Chiropractic: You have to be really careful here (like girl in the plastic bubble careful) because if you find yourself in the care of some quack of a chiropractor and they tweak your neck in the wrong way with the wrong force, you can actually end up with vertigo from cervical vertebrae damage. I happened to have a chiropractor long before the vertigo started  so I already had someone I trusted with my spinal column. That being said, of the holistic tricks in my medical bag, I found that chiropractic adjustment helped, but not much for the vertigo. What it did was align my spine when it had been pulling my posture out of whack due to the fact that I have to walk funny in order not to fall. SO helpful for treating the symptoms, but didn’t do much for the vertigo itself.

Massage: I was very nervous when I went to my first full-body massage. Changing into my birthday suit for a complete stranger is just not how I operate. However, at the time of my first massage, I was also very in pain. To the point of tears. Thus, I stripped, and let my masseuse get to work. And boy, what a job she did–massage is amazing. I don’t think I’ve ever been that relaxed. My practitioner also specializes in acupressure, so there were several manipulations of the musculature surrounding my ear that did wonders ot relax the area. Which in turn helped relax the nerve a little. In addition, half of the time I’m vomiting when it rains, so this also makes my back incredibly happy after dry heaving for extended periods of time.

Acupuncture: If there is one thing I would recommend to anybody going through the hell I’ve been through these past two years, it would be to find yourself a damn good acupuncturist. This is the ONLY thing that DIRECTLY affects the vertigo. No the needles don’t hurt. Yes you can feel them sometimes. Trust me, I was not the most likely candidate to undergo voluntary treatment by needles–I typically pass out with any sort of needle. But this? This I got used to . Why? Because it was the one thing that actually helped. I can’t properly describe what happens, but in essence, when I’m on the table with needles in strategic locations, I literally feel the nerve loosen enough to allow my face to relax. It’s absolutely incredible, and I don’t pretend to remotely understand the Eastern view of chi. But I don’t question it, because it works. Treatments last anywhere form a day to three days–not a permanent fix, but absolutely worth it.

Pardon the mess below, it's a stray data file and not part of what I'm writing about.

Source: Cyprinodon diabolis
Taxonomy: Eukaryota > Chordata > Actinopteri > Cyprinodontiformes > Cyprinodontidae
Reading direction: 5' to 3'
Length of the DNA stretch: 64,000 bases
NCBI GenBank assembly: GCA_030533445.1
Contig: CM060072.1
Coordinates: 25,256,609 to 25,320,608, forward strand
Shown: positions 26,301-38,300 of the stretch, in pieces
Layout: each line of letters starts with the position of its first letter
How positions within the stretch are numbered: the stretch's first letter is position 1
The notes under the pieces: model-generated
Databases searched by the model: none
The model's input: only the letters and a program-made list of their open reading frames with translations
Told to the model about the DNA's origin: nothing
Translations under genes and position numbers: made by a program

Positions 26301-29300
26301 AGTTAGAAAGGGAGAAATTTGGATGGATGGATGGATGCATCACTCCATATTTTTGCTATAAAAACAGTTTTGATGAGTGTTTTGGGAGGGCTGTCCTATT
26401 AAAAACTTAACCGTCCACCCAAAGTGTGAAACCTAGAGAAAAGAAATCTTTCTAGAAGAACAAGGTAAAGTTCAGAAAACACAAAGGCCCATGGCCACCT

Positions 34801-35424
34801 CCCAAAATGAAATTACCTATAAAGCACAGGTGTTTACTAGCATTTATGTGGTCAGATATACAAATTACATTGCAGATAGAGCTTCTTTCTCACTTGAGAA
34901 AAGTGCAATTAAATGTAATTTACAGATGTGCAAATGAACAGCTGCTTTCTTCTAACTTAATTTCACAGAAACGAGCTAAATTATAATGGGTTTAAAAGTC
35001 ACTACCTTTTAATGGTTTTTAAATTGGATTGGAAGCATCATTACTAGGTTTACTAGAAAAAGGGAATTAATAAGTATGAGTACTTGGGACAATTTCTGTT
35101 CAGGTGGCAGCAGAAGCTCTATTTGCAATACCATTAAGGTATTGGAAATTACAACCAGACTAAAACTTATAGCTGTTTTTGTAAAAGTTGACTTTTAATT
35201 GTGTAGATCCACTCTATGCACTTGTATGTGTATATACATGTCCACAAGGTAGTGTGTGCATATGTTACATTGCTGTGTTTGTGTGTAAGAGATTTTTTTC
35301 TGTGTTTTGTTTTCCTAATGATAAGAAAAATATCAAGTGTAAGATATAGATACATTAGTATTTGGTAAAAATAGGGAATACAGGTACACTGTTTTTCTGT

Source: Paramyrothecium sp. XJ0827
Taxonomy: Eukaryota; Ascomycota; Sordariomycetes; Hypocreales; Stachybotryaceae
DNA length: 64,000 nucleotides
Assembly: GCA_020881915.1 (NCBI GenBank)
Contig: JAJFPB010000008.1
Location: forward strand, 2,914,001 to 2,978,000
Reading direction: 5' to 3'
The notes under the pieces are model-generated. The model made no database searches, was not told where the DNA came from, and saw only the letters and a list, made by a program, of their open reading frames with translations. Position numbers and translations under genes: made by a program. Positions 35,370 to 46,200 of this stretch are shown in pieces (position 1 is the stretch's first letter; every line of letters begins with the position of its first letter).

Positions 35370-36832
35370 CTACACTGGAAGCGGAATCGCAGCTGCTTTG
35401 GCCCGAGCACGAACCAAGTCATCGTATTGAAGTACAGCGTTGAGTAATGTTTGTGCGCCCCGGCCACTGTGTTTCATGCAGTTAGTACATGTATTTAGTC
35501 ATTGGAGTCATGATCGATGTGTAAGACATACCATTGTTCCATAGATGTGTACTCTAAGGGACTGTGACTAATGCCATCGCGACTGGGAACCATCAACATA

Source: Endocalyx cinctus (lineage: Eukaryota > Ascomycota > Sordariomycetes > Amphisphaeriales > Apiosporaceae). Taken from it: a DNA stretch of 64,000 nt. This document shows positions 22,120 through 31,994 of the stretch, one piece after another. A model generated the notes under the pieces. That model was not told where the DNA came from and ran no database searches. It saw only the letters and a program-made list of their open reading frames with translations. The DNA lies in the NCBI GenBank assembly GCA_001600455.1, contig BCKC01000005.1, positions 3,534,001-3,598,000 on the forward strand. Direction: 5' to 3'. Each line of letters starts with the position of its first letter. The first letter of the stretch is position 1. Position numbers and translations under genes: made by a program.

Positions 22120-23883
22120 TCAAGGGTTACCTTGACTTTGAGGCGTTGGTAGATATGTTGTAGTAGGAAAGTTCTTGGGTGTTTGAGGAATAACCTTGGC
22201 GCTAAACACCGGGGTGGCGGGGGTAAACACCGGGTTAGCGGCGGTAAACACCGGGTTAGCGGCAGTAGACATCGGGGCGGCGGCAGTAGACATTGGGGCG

Is THAT it?

Well if it were, I’d be kind of screwed and this blog would be kind of useless. In my refusal to accept this vertigo and my subsequent dogged attempts to find long-lasting treatment, I convinced my ENT to enroll me in a highly specialized neurotology clinic. That is where the current story of this blog begins, and to pick up from there, please see my very first post.

However, if you’re just here for the gist of what I’m going to be going through for the next nine weeks, I refer you to the next two pages which discuss vestibular rehabilitation therapy (VRT) and dialectical behavioral therapy (DBT).

Back to the Deets!

Back to the Posts!